Dark Reading is part of the Informa Tech Division of Informa PLC

This site is operated by a business or businesses owned by Informa PLC and all copyright resides with them.Informa PLC's registered office is 5 Howick Place, London SW1P 1WG. Registered in England and Wales. Number 8860726.

Risk

5/2/2019
10:30 AM
Connect Directly
Twitter
RSS
E-Mail
50%
50%

Why Are We Still Celebrating World Password Day?

Calls to eliminate the password abound on this World Password Day - and the technology to change is ready. So why can't we get off our password habit?

Intel started the first World Password Day in 2013. By the looks of it, many in the industry want to make today's celebration one of the last.

Tim Bedard, director of security product marketing at OneSpan, explains that ever since the major breach incidents of 2013 and the couple of years after that — including Target, Home Depot, OPM, and more recently Equifax — there's no shortage of stolen credentials on the Dark Web.

"Credentials are compromised and available on the Dark Web for pennies on the dollar," he says. "And since people tend to reuse the same passwords, it's easy for hackers to gain access to people's systems."

Today's digital sprawl also makes it tough for users and security teams to manage passwords, and it leads to bad habits that can cause data breaches, adds Robb Reck, chief information security officer at Ping Identity.

"When people use the same password on multiple sites, easily guessed passwords, and passwords with patterns that change based on the site, it leads to account takeover and data theft," Reck says.  

Today the industry is witnessing a movement away from the password and toward more risk-based authentication. Security companies including OneSpan, Ping Identity, and SecureAuth have taken this path.

In risk-based authentication, software does a risk analysis of a user request and determines whether the transaction is low-, medium-, or high-risk, explains Stephen Cox, chief security architect at SecureAuth.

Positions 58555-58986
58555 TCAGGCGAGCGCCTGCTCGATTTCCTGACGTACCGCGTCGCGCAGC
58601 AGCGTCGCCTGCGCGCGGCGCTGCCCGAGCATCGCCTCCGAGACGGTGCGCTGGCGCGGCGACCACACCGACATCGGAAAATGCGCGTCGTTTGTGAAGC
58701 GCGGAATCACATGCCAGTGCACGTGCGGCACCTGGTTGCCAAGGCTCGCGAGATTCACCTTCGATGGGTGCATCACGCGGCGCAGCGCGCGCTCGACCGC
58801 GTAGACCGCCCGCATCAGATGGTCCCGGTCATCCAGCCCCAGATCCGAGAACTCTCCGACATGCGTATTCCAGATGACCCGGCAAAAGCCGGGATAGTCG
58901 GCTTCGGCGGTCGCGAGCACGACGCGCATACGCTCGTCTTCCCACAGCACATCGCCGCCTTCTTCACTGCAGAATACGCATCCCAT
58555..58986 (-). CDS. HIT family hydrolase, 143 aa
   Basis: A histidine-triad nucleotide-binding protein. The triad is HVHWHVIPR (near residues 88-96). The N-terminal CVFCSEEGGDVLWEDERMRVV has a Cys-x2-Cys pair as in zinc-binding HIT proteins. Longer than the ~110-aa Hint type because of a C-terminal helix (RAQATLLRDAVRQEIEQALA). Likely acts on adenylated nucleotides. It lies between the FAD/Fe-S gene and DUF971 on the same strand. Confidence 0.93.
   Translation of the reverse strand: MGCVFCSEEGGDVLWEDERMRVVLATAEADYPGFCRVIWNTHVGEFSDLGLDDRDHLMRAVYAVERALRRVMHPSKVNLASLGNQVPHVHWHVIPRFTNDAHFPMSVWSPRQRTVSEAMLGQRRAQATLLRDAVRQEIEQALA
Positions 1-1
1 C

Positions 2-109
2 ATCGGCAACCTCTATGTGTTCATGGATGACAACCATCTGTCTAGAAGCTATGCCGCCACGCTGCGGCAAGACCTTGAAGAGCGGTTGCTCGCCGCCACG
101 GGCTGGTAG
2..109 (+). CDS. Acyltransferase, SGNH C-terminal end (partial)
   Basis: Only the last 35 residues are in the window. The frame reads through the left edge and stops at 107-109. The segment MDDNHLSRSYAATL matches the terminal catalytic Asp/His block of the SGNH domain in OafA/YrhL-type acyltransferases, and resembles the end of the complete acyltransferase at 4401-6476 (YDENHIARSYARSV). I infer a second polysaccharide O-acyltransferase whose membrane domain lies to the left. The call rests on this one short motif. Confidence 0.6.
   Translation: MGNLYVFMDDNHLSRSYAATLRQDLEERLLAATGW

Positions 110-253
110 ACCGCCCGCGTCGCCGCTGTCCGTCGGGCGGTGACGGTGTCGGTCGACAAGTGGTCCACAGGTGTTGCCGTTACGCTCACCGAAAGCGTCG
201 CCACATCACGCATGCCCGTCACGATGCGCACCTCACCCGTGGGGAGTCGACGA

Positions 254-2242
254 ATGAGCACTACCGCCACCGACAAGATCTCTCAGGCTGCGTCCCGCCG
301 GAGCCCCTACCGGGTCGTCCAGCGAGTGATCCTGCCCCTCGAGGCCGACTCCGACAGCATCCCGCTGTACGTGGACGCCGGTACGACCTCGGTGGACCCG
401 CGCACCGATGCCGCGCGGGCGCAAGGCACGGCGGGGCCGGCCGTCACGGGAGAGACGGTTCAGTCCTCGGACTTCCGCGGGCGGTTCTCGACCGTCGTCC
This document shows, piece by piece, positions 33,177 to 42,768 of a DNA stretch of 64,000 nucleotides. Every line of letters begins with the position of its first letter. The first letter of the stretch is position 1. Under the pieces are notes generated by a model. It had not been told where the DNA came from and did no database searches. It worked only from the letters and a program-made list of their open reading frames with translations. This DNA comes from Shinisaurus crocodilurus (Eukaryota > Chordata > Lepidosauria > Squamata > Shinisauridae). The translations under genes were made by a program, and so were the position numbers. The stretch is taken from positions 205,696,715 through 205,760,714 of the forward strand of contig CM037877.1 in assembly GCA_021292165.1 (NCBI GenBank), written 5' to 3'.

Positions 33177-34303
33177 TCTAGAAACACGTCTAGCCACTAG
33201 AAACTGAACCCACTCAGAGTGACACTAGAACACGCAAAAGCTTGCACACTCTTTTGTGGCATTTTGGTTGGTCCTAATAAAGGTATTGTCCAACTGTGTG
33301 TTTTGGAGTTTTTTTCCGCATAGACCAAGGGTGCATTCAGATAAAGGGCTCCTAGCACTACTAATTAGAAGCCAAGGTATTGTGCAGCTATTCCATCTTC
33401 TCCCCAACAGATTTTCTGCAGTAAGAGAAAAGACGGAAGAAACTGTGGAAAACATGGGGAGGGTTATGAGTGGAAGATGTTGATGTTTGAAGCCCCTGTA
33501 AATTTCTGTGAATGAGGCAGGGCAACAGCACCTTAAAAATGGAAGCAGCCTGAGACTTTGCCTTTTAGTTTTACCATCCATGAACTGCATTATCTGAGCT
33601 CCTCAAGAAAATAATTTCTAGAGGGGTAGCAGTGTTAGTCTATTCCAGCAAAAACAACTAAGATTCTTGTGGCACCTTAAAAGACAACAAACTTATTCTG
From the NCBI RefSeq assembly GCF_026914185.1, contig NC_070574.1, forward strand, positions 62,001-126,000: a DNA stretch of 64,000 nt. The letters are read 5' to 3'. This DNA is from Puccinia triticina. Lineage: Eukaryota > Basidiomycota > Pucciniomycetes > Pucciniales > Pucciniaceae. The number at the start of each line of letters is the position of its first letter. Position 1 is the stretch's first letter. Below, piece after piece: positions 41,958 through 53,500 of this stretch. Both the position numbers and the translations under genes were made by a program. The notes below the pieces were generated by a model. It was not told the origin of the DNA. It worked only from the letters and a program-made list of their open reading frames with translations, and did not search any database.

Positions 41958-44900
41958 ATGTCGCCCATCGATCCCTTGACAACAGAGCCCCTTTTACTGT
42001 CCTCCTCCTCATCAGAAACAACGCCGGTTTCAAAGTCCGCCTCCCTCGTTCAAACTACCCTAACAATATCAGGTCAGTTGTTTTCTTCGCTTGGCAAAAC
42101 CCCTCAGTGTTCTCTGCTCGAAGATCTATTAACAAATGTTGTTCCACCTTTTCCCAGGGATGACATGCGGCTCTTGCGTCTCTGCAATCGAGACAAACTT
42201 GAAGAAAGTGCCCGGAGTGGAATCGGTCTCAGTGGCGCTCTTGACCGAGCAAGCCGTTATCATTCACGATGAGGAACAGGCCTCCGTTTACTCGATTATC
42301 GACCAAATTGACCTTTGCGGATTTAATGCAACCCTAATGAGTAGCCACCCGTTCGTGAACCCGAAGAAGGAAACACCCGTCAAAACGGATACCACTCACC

"If it's low-risk, the system will let them in," he says. "If it's medium-risk, the system will ask for a second factor. And if the person asks that a high-volume transaction be sent to a country where the user doesn't normally do business, the system will rate the person as malicious and block the transaction."

So the $64 million question on this World Password Day is: If the industry has the technology to eliminate the password, what's holding everyone back?

Frank Dickson, a research vice president at IDC who covers security, says companies have relied on passwords for decades, plus they are easy and inexpensive to create. Moving to a system where developers bake more security into applications slows down time-to-market and takes a lot more planning and effort, he adds.

But Dickson also says the industry tends to miss a really important point: "Better security is about 50% of the equation," Dickson says. "We tend to forget that we can create a better user experience by eliminating the password."

He points to device fingerprint technology as an example. The software takes a fingerprint of the phone, logging its brand, memory, location, and IP address. Users at a retail or banking site can simply download an app from the online site that would authenticate them on an ongoing basis. A password isn't needed; the system uses risk-based analysis to authenticate the user, Dickson explains.

"Technologies such as two-factor authentication, continuous authentication tools, and risk engines that look for suspicious behavior before granting access all allow companies to limit or remove passwords from the regular user workflow," Ping Identity's Reck says. "This improves the user experience and can also be a net gain to security when done correctly. Companies that jump on this trend will be the ones with the most seamless customer experience."

Another option, says Dr. Torsten George, cybersecurity evangelist at Centrify, is for companies to focus on privileged access management. In a recent survey by his company, 74% of respondents acknowledged that a data breach involved access to a privileged account, he says.